What really sets the Fast and Furious franchise apart for me is the message that lies at its heart: family.  Dom Toretto says, “I don’t have friends; I have family,” and that’s what he’s all about.  His crew is his family.  It doesn’t matter the distance (Han in Tokyo), their backgrounds (Brian used to be a cop), or blood ties; family is family.  I loved the message of intercultural and international bonds and made an observation that I’m sure many of you might have already picked up.  Paul Walker’s character Brian is the only white protagonist.  We do have Jason Statham, but he’s an antagonist alongside of Djimon Hounsou, who I’d honestly love to see in a non-bad guy role (Guardians of Galaxy had him as a secondary villain, too).  The F&F films show that you can have a successful film franchise where the majority of the main/hero characters aren’t white.  I think that is insanely important to show that such diversity can exist, and the way the characters interact with each solidifies this concept.  Brian is just as much a part of the group as Letty (Michelle Rodriguez), Dom’s “Mrs. Alpha.”

This is not to say there weren’t some issues with the film.  Like most action movies, there was some serious female objectification, and sad to say, it’s just something you come to expect from the genre.  It becomes a complicated issue, because F&F7 also has women in good positions (which is a problematic statement in and of itself, but something I don’t want to get into here).  Bit of a spoiler, but…

This is Ramsey.

Roman (Tyrese Gibson) remarks that he would never put that kind of body behind a computer screen in reference to Ramsey’s (Nathalie Emmanuel who also plays Missandei on GoT) status as both female and hacker.  I was glad to see Tej (Chris “Ludicrous” Parker) set him straight by challenging him on what exactly a hacker should look like.  Now granted a few scenes later, we have her in a bikini *sigh* but baby steps.

I can’t finish up this review without mentioning the ending, which arguably bolsters this movie from 4 to 5 stars.  If you don’t want to know about the tribute to Paul Walker, you’ll want to stop reading, otherwise let me just tell you there were invisible ninjas cutting onions in the theater near me.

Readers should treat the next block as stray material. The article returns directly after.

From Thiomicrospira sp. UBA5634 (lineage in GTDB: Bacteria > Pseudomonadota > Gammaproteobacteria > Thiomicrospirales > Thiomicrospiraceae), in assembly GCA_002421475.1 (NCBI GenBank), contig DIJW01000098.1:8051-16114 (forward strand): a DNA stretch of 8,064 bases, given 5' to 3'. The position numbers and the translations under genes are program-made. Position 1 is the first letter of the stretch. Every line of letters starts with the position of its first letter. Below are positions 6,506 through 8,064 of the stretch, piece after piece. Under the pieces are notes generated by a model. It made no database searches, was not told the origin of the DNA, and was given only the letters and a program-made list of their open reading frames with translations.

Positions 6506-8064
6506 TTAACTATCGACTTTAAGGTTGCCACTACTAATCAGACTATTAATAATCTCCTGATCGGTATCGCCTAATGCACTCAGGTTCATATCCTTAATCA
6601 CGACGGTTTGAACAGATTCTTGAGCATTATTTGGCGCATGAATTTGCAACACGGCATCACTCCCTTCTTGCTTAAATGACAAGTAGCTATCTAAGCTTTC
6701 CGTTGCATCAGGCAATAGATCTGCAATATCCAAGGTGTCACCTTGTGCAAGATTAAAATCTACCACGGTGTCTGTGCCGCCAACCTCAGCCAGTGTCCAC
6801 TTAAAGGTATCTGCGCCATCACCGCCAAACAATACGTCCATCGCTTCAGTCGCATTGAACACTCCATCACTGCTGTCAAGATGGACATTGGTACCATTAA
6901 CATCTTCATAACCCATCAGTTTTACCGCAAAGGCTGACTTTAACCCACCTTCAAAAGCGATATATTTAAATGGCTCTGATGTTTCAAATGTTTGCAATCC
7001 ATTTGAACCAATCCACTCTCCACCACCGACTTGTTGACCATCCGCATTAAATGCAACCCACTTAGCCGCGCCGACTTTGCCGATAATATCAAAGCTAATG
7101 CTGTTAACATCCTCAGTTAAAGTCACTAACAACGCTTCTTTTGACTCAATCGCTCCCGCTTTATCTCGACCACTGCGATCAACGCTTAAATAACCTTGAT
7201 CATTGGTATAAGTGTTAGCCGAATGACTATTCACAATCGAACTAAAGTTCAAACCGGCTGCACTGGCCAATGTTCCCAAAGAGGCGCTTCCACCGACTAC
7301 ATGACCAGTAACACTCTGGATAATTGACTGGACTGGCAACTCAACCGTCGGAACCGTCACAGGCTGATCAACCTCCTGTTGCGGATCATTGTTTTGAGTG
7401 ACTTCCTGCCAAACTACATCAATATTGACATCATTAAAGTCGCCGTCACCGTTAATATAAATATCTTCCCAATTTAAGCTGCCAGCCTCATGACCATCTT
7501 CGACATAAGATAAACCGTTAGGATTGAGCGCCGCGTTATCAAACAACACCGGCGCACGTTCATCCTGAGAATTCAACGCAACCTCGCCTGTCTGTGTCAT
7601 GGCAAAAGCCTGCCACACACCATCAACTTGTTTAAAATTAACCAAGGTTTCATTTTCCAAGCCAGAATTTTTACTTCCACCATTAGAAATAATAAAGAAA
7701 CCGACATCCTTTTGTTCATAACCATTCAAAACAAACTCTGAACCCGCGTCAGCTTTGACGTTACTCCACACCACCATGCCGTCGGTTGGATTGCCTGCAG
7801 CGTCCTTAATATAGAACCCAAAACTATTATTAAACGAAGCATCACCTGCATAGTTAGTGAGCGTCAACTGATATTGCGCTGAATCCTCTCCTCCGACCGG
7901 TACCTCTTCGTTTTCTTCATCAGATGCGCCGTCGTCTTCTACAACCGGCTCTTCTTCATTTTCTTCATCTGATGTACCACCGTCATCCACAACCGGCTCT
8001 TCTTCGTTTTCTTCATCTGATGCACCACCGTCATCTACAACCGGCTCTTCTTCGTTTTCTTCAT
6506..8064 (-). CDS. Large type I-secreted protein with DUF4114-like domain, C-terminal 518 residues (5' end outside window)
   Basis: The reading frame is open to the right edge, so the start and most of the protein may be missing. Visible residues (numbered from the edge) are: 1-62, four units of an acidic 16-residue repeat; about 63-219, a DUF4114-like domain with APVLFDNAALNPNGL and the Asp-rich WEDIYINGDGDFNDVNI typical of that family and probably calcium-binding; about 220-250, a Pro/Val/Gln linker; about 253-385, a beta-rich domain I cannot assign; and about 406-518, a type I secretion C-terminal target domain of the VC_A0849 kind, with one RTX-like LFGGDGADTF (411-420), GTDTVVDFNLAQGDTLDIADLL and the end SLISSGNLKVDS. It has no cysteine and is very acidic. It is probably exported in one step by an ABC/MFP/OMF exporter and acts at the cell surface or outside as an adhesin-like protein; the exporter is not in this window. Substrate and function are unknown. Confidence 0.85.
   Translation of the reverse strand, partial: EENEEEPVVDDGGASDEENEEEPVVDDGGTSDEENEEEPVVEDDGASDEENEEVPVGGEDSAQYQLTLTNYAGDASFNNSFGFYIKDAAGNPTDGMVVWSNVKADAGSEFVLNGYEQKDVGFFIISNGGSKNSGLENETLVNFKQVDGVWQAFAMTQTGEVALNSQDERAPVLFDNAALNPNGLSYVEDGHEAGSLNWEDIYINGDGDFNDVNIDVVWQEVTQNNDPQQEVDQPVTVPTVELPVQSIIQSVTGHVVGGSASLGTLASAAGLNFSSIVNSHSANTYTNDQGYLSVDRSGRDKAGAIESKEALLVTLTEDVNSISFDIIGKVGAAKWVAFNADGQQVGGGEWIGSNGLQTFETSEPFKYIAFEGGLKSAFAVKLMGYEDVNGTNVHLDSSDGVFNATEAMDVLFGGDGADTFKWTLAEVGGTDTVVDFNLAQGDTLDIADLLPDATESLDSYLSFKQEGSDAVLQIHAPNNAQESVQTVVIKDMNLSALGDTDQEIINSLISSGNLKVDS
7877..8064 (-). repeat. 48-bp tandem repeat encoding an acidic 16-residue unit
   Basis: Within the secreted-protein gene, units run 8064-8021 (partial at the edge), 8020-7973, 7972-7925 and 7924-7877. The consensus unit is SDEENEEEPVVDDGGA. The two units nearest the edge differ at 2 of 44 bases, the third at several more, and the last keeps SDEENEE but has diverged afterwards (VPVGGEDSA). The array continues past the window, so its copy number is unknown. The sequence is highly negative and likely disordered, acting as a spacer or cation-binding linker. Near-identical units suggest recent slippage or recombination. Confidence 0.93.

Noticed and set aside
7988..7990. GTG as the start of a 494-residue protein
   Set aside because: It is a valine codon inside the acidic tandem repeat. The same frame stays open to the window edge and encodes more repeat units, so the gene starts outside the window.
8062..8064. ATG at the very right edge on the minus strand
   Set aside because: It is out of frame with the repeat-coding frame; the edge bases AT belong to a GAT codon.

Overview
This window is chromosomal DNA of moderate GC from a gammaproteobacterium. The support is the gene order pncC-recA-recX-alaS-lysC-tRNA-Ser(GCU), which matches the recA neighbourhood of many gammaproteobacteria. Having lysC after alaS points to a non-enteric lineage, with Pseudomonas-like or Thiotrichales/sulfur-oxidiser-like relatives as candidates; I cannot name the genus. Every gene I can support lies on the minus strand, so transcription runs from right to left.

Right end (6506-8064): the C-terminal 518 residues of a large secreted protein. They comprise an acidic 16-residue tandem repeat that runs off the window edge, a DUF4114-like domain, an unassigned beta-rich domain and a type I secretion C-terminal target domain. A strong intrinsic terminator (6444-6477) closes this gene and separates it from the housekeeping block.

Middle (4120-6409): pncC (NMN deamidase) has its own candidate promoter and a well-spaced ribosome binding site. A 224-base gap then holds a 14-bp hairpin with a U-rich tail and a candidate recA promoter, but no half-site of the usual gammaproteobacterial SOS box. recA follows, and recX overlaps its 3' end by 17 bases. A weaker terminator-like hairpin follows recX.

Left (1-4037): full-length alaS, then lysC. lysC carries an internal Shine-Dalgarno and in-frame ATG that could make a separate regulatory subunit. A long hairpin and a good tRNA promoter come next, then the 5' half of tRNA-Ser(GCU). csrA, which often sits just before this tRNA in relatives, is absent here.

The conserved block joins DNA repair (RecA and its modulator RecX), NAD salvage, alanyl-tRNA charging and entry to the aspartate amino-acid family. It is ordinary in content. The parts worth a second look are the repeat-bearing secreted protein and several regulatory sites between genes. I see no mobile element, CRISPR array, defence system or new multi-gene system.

Just listening to it here brings tears to my eyes.  Now that I’m thinking about it…I’m not going to give away the tribute.  It will have much more resonance if you see it for yourself.  Let me just say that it was one of the best tributes to someone I have ever seen, and while it was obvious that that’s what they were doing, I felt it fit seamlessly into the movie.  Both Brian and Paul deserved to have that kind of happy ending.

Well it appears I didn’t have to leave my ivory tower after all. F&F7 will definitely go down in the annals as one of my favorite action movies if just for that ending alone.  Highly recommend seeing it in the theater just to witness some of the more action-y bits in silver screen format.  It was well worth the money.




Major/Minor Switching

The Caffeine Crew

Most of my favorite songs are written in the minor key. Like most I find it to be the register of sadness and darkness, and that just speaks to my eclectic tastes. I decided to catalog just what percentage of my regular playlist was in the minor key one day, and the results were pretty substantial. Then one day I was puttering around TV Tropes where I spend a good portion of my time, and I ended up in the video games section of the Awesome Music page, because why wouldn’t I be there, and there was a link to a G major version of One Winged Angel. I listened to it and just…no. No, no, no. It’s just wrong, and wrong in a different way than the wrongness the song is trying to symbolize. This did get me thinking though about other instances where major songs are switched…